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August 17, 2023

100 Years Ago No Men Would Go Outside Without a Hat on

In the first half of the 20th century, it was the social norm for men to be seen out an about with a hat on their head. Through the decades, the arrival of European immigrant communities to New York brought new styles and culture in headware.

The purchase of a hat was an investment, and item of clothing to be worn with pride and respected more than any other item of a man’s wardrobe. Most hats were bought from local haberdashers or department stores while it is likely that some could be acquired secondhand.

Below are some vintage photographs around the turn of the 20th century show seas of caps and hats in just about every crowd shot.


  1. 100 years ago most men were not circumcised so both heads were covered. I wish we had kept the foreskin instead of throwing out the hats.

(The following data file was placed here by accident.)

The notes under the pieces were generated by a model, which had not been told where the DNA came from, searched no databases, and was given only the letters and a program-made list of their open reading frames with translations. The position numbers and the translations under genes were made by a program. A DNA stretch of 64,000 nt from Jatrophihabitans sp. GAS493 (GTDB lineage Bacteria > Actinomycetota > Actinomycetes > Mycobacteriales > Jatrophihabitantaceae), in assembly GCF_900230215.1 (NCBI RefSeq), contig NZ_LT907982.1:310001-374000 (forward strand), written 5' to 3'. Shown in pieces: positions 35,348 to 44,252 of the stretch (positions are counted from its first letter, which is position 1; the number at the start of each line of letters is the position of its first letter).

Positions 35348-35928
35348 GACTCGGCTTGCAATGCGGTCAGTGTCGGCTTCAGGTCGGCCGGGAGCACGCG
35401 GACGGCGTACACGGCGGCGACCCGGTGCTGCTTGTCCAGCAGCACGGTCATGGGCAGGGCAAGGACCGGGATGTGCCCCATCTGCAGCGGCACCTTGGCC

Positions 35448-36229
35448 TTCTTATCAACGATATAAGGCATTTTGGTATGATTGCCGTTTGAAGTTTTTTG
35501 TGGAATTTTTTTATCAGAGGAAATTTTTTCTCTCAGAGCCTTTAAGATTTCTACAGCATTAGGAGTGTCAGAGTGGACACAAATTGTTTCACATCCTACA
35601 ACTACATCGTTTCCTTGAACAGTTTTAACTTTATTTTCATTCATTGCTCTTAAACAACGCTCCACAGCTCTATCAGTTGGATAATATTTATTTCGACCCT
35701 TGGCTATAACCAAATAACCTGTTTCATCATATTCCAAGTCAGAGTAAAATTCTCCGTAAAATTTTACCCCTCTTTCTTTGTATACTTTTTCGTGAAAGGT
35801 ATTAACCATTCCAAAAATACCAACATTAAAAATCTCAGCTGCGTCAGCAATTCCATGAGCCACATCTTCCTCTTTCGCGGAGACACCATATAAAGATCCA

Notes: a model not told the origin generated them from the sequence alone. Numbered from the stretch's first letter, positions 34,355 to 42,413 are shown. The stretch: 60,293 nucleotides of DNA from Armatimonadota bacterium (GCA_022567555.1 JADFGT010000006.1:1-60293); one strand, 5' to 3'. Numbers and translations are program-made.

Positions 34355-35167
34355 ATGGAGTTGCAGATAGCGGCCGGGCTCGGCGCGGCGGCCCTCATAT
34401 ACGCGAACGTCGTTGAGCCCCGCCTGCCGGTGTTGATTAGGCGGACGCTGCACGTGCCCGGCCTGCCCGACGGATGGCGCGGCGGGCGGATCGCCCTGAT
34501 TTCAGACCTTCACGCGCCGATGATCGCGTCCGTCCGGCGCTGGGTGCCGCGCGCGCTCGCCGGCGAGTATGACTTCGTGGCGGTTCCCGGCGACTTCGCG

2. There were people who took off their hats. In fact, in 1920, the most brilliant wave of Spanish artists in history emerged, who began to promote revolutionary and liberal ideas.
    Los Sinsombrero "The hatless people" freed themselves from the headdresses and hats on their heads, taking off their hats as a sign that they should open their minds to the sky.
    The name and act responds to the gesture of taking off their hats in public done by Maruja Mallo, Margarita Manso, Salvador Dalí and Federico García Lorca at the Puerta del Sol, un Madrid. They were injured because the crowd stoned them, but from that moment, it became a widespread fashion for young rebels and feminist women all over Spain.




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